The BSFW blog offers a periodic airing of our staff's observations and musings about things we find in our market and, frankly, can't live without. This is not a dispensing of erudite information from high on the mount; this is us sharing with you the aspects of the fine wine, craft brew and gourmet worlds that pique our interest.
This congenial approach is something we take seriously - so please feel free to comment! Afterall,it's our customers that inspire us to do what we love to do - and do it even better than before at every opportunity.
Have you heard the rumor that Pinot Noir is the grape that pairs best with Thanksgiving dinner? All of those lovely earth tones, savory cranberry and cherry fruit flavors that Pinot Noir is best known for certainly make sense when paired with the earthy greens, yams and cranberry sauce that adorn your table top. And then there's the lighter body (which mitigate the heavy, filling meal) and terrific, food-loving acidity that lifts you through the hours of consumption.
Yes, I'll likely have a bottle of Pinot in my own trajectory of wine enjoyment this Thanksgiving. But it will be one of a few options. Because the REAL fun about Thanksgiving wine selection is that the world is your oyster!
This particular American holiday is something we at Ball Square Fine Wines (with our "discover the vine less traveled" motto) embrace. The eclectic nature of the culinary beast means you can pair a wine with a particular side dish (sure, it's ok to ignore the turkey if you prefer as, let's face it, more often than not it comes out a bit one note compared to all of the other options on the menu). Or, you can 'travel' to a wine region you just enjoy sampling from; or you can choose another high acid, lighter bodied red wine (like French Gamay (e.g. Beaujolais) or Italian Sciava or Montepulciano or Nebbiolo or Austrian Zweigelt...) to keep things from getting too heavy. Or you can choose a white (Pinot Gris, Riesling, Mueller Thurgau, anyone?) or a rose or sparkling wine to celebrate (I'll have at least one in each of those categories on offer, myself)!
Bottom line: It'll be hard to mess it up.
If you're worried anyway or if you want help narrowing the playing field, stop on in! Chat with us about what makes you or your host tick and we'll set you on your way with something to slake your thirst.
Need accoutrements? Joe's bringing the thunder in the Gourmet Department. And it's a safe bet our resident Beer Geeks have something for the Game in the coooler....
Cheers to a safe, fulfilling, Happy Thanksgiving!
The Craft Beer Rennaisance has spawned many things. Two notable creations are critics, and what they deem as trends. I love when these style trends stick around and prove many wrong, especially when the style challenges the Craft Beer enthusiast. Heavily hopped beers were supposed to be a phase, barrel aged beers were supposed to be a phase, sour beers were supposed to be a phase, and the session movement is supposedly a phase. We here at Ball Square Fine Wines respectfully disagree.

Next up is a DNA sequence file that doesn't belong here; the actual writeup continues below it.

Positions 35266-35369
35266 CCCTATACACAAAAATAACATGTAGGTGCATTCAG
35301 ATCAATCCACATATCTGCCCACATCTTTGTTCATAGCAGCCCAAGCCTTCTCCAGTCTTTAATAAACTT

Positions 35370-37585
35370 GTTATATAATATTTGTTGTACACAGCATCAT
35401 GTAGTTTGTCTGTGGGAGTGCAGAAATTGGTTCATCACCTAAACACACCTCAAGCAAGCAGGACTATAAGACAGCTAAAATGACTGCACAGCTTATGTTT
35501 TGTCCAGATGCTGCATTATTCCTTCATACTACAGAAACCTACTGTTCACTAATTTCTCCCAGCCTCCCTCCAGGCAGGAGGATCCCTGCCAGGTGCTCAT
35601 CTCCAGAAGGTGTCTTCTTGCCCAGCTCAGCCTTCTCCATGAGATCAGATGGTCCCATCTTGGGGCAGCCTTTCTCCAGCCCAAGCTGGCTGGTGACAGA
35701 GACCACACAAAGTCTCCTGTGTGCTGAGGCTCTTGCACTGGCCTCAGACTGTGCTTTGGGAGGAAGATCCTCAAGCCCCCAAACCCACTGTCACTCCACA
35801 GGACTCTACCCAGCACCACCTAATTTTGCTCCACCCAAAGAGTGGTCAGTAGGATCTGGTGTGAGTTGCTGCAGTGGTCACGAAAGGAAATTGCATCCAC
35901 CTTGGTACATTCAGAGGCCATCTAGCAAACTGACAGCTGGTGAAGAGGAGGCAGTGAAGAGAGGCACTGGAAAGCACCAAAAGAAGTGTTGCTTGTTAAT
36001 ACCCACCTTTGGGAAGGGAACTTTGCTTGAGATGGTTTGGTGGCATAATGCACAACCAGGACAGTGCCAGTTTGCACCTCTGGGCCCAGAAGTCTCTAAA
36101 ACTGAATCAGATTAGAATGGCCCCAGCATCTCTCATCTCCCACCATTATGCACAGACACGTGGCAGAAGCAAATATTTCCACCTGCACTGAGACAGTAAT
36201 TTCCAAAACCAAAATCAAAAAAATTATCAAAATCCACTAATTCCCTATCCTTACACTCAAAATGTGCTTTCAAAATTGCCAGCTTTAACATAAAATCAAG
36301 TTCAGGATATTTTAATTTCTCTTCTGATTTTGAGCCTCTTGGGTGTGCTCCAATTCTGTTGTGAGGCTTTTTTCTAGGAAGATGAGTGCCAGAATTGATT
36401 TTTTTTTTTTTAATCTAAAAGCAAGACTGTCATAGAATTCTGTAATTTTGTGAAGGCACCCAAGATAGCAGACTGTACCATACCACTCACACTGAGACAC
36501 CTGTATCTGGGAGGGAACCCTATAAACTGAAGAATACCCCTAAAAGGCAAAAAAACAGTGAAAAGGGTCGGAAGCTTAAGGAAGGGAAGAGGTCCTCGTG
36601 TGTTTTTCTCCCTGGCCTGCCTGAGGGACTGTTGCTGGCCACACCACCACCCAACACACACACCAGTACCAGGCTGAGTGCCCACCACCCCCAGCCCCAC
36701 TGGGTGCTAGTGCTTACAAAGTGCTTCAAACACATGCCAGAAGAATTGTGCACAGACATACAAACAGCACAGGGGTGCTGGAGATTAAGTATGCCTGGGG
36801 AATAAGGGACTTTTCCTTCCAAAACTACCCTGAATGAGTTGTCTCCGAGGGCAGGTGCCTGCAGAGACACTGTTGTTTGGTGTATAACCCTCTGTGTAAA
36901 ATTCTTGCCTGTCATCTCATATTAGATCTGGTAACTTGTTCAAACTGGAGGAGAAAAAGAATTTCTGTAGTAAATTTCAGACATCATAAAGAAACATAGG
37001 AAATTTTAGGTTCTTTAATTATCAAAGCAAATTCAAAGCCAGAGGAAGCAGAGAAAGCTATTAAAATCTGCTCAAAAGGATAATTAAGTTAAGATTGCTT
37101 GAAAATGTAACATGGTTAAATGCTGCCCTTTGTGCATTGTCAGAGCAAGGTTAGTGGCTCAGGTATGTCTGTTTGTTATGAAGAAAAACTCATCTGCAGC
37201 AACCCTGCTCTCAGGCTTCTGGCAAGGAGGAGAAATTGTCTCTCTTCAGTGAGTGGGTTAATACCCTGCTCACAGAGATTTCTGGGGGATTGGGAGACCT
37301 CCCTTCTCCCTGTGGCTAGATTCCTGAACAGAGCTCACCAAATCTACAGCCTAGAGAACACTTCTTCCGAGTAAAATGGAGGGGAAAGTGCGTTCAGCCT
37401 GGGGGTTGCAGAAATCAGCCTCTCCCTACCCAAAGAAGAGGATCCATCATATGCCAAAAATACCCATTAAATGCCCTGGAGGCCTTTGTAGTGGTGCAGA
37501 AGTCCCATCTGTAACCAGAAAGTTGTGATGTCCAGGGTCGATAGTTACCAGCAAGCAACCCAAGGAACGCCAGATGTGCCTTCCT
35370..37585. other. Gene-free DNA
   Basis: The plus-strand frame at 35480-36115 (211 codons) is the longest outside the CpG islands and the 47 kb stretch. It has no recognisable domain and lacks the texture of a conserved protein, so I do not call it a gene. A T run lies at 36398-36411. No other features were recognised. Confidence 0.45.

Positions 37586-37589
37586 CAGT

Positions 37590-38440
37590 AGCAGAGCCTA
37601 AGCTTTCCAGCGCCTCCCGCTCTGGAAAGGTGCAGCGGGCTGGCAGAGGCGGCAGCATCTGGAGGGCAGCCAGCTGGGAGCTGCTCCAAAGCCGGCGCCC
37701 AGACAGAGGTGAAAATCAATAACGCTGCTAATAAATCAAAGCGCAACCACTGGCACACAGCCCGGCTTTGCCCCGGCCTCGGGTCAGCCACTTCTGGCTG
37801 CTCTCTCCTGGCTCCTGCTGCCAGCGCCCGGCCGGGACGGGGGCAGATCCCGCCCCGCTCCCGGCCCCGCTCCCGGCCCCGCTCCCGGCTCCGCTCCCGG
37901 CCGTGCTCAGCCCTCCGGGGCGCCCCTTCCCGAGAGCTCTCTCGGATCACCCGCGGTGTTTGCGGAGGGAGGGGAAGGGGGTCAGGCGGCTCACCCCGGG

Session beers prove that the true lovers of Craft Beer are in it for the taste. Though the definition is loose, session beers are meant to be enjoyed in quantity, and should thusly be lower than 5% in alcohol. Many breweries have created a session beer or two, but Chris Lohring of Notch Brewing in Ipswich has created an entire brand based on them.
Both Notch six packs (Ale & Pils) are solid, and a great selection for a local six pack, but Lohring's 22oz releases are truly spectacular. BSA Harvest is the latest release, and is unfortunately available for a limited time only. BSA refers to Brewers Supporting Agriculture; a movement to drive the sustainability and locality of brewing beer. Through Valley Malt in Hadley, MA, BSA Harvest was brewed with Massachusetts grown grain only.
From a staggering amalgamation of barley, wheat, rye, three types of distinctly American hops, and a Belgian Saison yeast strain, BSA has gobs of complexity. An intriguing duality between two spicy components plays well on the tongue; seems like rye and saison get along quite well. Despite the high Alpha and Beta Acid content in the hops used, this beer is anything but bitter. That aids BSA to achieve a delicate dryness in the finish, rounding out the light-to-medium body of the beer.
Yellow fruit and cedar combine with a malt character unlike any other. This pronounced cereal grain flavor is almost unrefined, rustic and seems to achieve an effortless "from the earth" type of taste compound. I feel like I am experiencing the beginning of Massachusetts Beer Terroir, and it's delicious.
All things considered, BSA is an overall focused and singular beer. Without any conflicting or dueling components, you are able to experience all its character at once. Normally these qualities are only achieved with dense, rich high alcohol beers. BSA clocks in at a glorious 4.4%abv, and at a surprisingly low cost.